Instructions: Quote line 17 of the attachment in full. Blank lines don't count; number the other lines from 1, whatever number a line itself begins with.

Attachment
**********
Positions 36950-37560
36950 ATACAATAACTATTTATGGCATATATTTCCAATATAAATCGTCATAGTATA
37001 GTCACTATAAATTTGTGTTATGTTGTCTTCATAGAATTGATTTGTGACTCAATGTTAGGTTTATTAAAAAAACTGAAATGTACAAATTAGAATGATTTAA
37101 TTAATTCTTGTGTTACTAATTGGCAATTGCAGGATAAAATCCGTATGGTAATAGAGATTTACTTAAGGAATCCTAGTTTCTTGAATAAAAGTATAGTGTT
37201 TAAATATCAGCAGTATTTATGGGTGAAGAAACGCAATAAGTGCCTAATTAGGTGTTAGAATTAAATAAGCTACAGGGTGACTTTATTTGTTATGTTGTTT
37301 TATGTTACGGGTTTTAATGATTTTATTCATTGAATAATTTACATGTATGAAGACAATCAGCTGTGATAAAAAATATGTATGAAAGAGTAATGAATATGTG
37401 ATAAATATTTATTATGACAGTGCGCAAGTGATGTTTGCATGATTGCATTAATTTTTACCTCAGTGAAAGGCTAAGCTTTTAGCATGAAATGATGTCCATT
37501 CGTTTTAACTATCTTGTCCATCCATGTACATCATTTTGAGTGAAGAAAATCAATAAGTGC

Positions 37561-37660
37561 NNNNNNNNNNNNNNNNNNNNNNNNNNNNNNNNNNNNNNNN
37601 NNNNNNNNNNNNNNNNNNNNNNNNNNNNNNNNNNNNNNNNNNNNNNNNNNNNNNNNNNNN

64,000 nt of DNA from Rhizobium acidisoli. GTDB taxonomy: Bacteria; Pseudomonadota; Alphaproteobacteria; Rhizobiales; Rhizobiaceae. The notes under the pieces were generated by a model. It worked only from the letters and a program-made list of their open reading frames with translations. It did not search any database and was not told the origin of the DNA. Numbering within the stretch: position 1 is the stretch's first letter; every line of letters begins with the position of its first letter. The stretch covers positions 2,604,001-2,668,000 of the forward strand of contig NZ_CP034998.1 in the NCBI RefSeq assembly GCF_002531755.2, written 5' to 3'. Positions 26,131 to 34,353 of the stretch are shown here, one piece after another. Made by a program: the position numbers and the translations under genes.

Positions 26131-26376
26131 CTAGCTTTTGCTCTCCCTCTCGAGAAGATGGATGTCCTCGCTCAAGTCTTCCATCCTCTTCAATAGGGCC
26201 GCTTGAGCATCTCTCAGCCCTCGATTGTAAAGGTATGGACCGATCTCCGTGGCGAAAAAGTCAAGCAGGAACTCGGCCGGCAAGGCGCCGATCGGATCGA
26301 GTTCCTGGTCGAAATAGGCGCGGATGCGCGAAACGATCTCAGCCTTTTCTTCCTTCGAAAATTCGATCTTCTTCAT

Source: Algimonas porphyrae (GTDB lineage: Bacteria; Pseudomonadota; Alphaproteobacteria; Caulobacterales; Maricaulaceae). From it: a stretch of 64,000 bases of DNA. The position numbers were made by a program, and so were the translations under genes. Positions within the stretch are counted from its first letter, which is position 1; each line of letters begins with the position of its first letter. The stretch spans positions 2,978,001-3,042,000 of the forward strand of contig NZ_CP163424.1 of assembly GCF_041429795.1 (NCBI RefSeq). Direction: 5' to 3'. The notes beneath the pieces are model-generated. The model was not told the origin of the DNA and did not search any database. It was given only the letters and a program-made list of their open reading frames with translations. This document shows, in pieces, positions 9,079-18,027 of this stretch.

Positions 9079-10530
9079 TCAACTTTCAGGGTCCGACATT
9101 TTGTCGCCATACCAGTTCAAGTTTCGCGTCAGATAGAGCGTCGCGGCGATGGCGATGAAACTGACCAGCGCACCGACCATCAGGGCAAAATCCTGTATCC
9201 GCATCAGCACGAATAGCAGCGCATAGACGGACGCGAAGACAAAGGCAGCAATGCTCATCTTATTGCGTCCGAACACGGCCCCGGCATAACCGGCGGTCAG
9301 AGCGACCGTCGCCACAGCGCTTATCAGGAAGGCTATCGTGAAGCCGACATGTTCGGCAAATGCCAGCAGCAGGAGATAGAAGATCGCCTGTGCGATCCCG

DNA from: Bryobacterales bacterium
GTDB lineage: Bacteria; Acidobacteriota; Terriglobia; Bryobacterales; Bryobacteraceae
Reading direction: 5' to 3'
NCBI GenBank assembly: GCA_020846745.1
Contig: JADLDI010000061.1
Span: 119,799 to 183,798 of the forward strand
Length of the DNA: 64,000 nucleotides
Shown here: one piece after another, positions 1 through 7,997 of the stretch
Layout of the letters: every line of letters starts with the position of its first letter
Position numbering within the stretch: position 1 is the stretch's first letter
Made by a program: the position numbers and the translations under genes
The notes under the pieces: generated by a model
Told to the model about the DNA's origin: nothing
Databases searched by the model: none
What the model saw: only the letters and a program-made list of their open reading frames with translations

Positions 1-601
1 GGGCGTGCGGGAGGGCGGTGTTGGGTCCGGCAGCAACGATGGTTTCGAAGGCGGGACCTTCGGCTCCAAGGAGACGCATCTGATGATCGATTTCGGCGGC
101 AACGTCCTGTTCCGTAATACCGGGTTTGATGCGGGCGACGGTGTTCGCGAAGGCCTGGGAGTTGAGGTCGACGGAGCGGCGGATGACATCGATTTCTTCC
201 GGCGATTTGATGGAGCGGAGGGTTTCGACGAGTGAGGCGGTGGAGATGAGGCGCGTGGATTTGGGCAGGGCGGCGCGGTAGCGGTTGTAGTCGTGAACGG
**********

Source: Algimonas porphyrae (GTDB lineage: Bacteria; Pseudomonadota; Alphaproteobacteria; Caulobacterales; Maricaulaceae). From it: a stretch of 64,000 bases of DNA. The position numbers were made by a program, and so were the translations under genes. Positions within the stretch are counted from its first letter, which is position 1; each line of letters begins with the position of its first letter. The stretch spans positions 2,978,001-3,042,000 of the forward strand of contig NZ_CP163424.1 of assembly GCF_041429795.1 (NCBI RefSeq). Direction: 5' to 3'. The notes beneath the pieces are model-generated. The model was not told the origin of the DNA and did not search any database. It was given only the letters and a program-made list of their open reading frames with translations. This document shows, in pieces, positions 9,079-18,027 of this stretch.